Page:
But there could be another wrinkle to the big term pictures – the dreaded 90/10. Each theater had an agreed upon house expense, the cost the exhibitor incurred just to open the doors for a week. (One which our firm always tried to negotiate up as high as possible). You would subtract that “nut” from your gross for the week, and of the balance you only kept 10%.  But hold on. There was an “if” involved. The distributor always took whichever was greater, the result of the 90/10 calculation, or the floor percentage for that week.

[Aside – I had heard one time that the whole 90/10 business had its origin back in the late thirties. An exhibitor came up with the formula in a bid that he put forth in an attempt to win the rights to show “Gone with the Wind” over his competitor. Then the floor was 25%]

When you ended up paying the floor percentage, you theoretically might not be covering your costs in that week. (And you always wondered why concessions cost so much. Many exhibitors would claim they weren’t in the film business, but in the popcorn business. They probably still do).

Then at multiple times during the week we had screenings to go to, (and the main reason I drove to work rather than walked). The distributors arranged these for film buyers in the exchange area to see their new product in advance of their release.

It was a much anticipated perk.

But more on that next time – so stay tuned and Watch This Space.

Buzzing Along Under the Monorail

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There I was on a trip, zipping along under the monorail. It was surreal, almost psychedelic.

Visions of 2001: a Space Odessey.

But I get ahead of myself.

Our world as a married couple expanded a bit when my wife took a new job at Virginia Mason Hospital. So our footprint in Seattle was enlarging. She had a further distance to travel, double what it took me to go to the Fifth Avenue Theater. She easily walked it. Or depending upon schedules I was sometimes able to drop her off at the Spring St entrance.

For the past five years we had been pretty insulated, having met each other in show biz, it seems the only people we knew were family or in show business (and a good percentage of individuals in those two categories overlapped).

At Virginia Mason she worked in the kitchen, cutting raw produce for the hospital cafeteria and for the patients’ meals. Carrots and celery for instance. In fifty pound bags – character and muscle building.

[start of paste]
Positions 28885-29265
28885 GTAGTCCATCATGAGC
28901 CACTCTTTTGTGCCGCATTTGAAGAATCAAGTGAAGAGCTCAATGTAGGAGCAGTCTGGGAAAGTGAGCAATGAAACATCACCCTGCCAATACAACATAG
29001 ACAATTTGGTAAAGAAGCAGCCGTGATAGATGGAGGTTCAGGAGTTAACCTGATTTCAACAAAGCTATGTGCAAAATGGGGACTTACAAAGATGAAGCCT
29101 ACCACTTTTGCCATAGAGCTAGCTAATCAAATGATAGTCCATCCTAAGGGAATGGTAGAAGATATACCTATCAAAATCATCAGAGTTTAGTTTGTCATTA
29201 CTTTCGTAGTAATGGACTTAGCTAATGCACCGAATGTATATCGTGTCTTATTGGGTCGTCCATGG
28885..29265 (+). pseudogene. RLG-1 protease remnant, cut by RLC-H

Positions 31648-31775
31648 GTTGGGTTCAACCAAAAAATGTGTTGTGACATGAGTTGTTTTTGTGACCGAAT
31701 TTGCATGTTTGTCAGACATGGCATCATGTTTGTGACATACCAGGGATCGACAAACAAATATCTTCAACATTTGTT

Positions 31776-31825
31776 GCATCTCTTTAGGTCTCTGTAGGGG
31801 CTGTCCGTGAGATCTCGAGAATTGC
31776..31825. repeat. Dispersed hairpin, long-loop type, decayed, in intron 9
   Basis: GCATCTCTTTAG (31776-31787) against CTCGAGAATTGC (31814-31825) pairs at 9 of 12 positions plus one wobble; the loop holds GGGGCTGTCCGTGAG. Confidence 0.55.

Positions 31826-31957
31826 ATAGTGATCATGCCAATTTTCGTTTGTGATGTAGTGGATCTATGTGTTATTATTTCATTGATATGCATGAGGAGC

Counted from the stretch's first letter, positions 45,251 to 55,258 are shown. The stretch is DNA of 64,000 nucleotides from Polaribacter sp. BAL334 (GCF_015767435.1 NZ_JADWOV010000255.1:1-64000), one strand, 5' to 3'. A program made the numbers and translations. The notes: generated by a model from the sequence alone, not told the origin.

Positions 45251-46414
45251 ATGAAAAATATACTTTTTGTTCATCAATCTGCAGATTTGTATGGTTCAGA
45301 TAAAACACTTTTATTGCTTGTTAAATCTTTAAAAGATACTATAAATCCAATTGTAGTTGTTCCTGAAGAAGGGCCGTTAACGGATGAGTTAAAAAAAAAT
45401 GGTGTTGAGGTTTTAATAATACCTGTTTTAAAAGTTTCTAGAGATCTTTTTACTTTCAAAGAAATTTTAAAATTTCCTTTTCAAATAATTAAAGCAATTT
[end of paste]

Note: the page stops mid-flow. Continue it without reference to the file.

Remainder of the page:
She co-ordinated closely with one of her co-workers, Dan Daniels. His job was to receive the produce, store them, then distribute them where and when needed; i.e., her cutting board. Not too long after she started there, he invited the two of us up to his home to introduce us to his wife, Mary. And for many times after.

Dan and Mary lived in the Queen Anne District, which, as some readers may know, is north of the downtown Seattle area. We were only familiar with a few things up in that neck of the woods. Things like the Pacific Science Center and the Space Needle; and our favorite restaurant at the time, Bloch’s.  (It was great for after a show. We came for the sandwiches. I always had the hot pastrami, and my wife had the prime rib. Yum).

Dan and Mary were fun-loving, festive folks. And holidays for them were always an excuse for a party. They were also artistic souls and everything was always tastefully decorated to the hilt. They introduced us to other things as well.

It must have been a New Year’s Eve celebration. There were noisemakers and party hats. And champagne at midnight. I believe it was the first time I had ever sampled the “bubbly.” I had had beer before, and that always with food, and never to the point of drunkenness. This new concoction was definitely something different.

It’s why I found myself in the passenger seat of the Roadrunner, buzzing along under the monorail at night back to our apartment. The supports to the monorail track flicked by with rythmic regularity. Any lights we passed seemed to bend around and through the windshield and side window and funnel somehow through my wide awake eyes, directly into my brain. It really was the “light show” segment from “2001.” The swift motion of the vehicle that cradled me, instead of comforting, added an element of creepiness, an edge of unease.

That “trip” contributed a great deal to the reasons I have been a teetotaler for the majority of my life.

They Call It Screwball

They Call it Screwball

No. I’m not writing about the baseball pitch that behaves in an opposite manner to the curve ball.